• Rapid targeted genotyping of CSF prospectively detected hallmark single nucleotide variants in 42% of patients with new CNS tumors

  • Integrating this approach in a CLIA environment accelerated times to diagnosis and treatment for patients with newly diagnosed CNS lymphoma.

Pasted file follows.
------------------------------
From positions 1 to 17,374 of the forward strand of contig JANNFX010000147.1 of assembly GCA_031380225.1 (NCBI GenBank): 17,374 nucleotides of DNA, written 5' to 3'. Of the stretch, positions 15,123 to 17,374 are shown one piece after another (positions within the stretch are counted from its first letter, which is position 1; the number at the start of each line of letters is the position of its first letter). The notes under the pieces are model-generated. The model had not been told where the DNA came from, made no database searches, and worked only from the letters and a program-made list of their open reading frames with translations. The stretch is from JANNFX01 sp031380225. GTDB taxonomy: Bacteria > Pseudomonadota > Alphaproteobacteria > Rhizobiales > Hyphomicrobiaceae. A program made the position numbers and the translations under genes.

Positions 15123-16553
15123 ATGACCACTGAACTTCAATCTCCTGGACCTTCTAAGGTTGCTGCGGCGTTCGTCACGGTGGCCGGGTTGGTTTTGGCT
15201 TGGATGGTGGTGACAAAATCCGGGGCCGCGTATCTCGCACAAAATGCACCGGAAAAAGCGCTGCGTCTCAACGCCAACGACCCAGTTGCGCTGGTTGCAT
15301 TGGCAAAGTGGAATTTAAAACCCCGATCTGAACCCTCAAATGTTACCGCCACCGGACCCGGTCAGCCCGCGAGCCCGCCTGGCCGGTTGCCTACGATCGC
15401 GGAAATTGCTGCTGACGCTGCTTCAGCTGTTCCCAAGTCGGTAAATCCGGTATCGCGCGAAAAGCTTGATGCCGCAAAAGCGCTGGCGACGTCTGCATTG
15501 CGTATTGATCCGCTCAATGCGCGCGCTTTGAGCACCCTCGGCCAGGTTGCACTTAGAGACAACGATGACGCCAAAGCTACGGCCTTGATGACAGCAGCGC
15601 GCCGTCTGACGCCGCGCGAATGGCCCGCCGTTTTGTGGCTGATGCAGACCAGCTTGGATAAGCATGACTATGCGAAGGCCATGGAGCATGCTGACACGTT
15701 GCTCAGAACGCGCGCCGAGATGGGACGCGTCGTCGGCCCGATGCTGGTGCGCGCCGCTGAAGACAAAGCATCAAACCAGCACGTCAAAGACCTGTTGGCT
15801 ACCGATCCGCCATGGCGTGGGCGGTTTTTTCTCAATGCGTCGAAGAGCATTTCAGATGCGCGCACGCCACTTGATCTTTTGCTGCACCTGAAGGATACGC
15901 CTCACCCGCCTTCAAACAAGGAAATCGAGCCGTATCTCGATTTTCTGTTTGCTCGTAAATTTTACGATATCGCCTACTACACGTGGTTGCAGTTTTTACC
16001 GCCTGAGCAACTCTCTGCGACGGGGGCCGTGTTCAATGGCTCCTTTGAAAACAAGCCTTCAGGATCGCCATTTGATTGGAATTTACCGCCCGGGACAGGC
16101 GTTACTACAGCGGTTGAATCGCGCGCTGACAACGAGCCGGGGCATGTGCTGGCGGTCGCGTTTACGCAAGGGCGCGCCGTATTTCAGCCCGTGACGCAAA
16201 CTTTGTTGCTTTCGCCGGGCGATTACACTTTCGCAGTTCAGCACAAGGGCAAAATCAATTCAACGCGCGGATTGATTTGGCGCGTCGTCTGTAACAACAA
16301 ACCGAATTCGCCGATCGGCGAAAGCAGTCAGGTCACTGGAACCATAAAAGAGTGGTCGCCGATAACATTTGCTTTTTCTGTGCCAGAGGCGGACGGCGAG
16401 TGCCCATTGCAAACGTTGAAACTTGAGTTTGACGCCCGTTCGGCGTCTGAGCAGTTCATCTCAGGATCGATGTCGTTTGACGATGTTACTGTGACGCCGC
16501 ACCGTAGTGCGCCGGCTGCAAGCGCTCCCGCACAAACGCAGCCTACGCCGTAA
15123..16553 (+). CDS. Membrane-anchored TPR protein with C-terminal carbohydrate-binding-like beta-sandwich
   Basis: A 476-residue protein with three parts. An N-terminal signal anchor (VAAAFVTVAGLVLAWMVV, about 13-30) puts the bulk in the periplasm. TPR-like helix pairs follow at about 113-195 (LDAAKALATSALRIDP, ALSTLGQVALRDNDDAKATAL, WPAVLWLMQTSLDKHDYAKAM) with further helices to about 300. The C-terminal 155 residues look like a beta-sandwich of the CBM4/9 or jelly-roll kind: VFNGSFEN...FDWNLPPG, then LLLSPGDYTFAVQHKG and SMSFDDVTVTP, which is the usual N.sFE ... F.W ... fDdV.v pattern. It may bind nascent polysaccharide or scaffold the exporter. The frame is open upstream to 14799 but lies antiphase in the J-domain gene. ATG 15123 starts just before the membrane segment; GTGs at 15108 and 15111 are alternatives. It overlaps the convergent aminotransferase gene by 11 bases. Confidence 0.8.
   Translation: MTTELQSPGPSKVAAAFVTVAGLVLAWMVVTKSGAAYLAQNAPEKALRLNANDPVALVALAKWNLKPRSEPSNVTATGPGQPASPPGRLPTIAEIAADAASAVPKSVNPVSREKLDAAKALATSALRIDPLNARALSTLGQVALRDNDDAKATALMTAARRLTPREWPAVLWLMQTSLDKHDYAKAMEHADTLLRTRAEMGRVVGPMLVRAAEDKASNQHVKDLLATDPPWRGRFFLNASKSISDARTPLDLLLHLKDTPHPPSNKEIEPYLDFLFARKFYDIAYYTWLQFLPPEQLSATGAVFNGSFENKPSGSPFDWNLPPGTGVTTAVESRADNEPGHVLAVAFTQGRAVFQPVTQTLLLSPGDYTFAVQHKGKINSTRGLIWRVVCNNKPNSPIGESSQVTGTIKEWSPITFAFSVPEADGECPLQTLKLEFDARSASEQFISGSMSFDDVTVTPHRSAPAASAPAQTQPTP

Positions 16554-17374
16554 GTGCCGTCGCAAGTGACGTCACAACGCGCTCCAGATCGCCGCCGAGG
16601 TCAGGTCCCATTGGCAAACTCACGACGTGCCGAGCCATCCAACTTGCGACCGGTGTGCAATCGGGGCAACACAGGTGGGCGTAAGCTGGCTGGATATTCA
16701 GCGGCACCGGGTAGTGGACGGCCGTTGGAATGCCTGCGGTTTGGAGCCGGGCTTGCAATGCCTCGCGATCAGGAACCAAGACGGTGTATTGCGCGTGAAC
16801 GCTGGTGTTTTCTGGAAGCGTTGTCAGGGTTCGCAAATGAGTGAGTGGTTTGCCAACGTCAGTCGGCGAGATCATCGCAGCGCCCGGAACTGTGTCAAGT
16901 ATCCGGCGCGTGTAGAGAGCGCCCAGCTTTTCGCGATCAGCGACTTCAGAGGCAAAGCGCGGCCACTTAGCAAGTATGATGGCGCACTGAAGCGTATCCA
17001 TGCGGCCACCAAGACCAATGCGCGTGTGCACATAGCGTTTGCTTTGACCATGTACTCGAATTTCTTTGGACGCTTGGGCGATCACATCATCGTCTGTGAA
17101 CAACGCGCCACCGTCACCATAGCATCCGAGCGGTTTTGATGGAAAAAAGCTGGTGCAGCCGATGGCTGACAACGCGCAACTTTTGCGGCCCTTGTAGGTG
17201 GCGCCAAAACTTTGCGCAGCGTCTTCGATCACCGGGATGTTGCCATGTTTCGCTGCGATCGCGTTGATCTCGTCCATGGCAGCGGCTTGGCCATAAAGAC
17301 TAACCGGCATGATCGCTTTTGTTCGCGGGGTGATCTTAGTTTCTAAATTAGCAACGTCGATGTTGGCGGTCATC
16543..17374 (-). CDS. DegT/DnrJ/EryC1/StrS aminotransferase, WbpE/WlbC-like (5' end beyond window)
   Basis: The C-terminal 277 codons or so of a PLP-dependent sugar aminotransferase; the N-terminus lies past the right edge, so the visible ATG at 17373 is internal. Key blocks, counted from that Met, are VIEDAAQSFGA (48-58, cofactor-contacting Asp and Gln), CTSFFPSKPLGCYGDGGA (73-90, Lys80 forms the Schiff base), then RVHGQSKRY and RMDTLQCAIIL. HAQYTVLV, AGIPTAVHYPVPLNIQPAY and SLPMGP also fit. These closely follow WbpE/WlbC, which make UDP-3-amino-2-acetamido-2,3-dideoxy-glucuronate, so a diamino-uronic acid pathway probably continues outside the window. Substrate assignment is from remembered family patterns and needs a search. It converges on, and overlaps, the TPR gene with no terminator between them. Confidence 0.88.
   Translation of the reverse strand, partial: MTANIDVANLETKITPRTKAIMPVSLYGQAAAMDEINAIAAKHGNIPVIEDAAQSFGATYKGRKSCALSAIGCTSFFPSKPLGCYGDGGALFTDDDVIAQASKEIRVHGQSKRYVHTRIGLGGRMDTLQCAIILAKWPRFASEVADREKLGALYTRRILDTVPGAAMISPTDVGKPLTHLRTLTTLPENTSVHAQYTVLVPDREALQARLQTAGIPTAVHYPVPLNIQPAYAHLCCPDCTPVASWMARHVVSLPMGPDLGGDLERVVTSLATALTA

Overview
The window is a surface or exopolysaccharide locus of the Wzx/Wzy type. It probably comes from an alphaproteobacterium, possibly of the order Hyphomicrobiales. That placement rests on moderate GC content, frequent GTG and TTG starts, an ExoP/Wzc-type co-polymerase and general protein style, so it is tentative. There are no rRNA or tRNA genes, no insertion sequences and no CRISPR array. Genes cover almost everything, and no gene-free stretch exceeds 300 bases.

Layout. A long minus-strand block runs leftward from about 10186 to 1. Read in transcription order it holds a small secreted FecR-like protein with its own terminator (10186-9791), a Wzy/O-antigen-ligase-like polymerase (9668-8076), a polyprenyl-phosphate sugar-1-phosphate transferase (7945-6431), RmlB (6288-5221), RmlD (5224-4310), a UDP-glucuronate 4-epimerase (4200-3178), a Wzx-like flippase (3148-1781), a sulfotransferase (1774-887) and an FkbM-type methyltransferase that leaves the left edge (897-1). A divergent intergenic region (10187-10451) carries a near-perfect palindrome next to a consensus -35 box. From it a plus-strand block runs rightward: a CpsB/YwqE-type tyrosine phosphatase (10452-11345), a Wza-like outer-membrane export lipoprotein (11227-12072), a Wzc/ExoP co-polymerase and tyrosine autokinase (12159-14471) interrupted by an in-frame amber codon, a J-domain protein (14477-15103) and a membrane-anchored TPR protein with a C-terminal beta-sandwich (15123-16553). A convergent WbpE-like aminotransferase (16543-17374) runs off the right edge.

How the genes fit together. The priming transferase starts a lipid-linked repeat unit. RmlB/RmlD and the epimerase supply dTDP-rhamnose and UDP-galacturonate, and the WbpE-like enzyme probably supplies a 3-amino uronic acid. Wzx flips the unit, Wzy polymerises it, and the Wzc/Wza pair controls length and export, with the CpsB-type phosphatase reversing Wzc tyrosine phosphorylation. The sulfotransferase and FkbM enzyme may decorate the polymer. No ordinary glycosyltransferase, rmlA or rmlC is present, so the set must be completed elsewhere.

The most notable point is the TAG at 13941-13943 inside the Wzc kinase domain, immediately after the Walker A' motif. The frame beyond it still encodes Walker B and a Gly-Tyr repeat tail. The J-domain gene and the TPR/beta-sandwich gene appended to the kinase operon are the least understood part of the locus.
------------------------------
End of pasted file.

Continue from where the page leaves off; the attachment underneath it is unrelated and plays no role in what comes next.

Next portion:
Delays and risks associated with neurosurgical biopsies preclude timely diagnosis and treatment of central nervous system (CNS) lymphoma and other CNS neoplasms. We prospectively integrated targeted rapid genotyping of cerebrospinal fluid (CSF) into the evaluation of 70 patients with CNS lesions of unknown etiology. Participants underwent genotyping of CSF-derived DNA using a qPCR-based approach for parallel detection of single-nucleotide variants in the MYD88, TERT promoter, IDH1, IDH2, BRAF and H3F3A genes within 80 minutes of sample acquisition. Canonical mutations were detected in 42% of patients with neoplasms, including cases of primary and secondary CNS lymphoma, glioblastoma, IDH-mutant brainstem glioma and H3K27M-mutant diffuse midline glioma. Genotyping results eliminated the need for surgical biopsies in 7/33 (21.2%) cases of newly diagnosed neoplasms, resulting in significantly accelerated initiation of disease-directed treatment (median 3 vs 12 days; p = 0.027). This assay was then implemented in a Clinical Laboratory Improvement Amendments (CLIA) environment, with 2-day median turnaround for diagnosis of central nervous system lymphoma from 66 patients across 4 clinical sites. Our study prospectively demonstrates that targeted rapid CSF genotyping influences oncologic management for suspected CNS tumors.-

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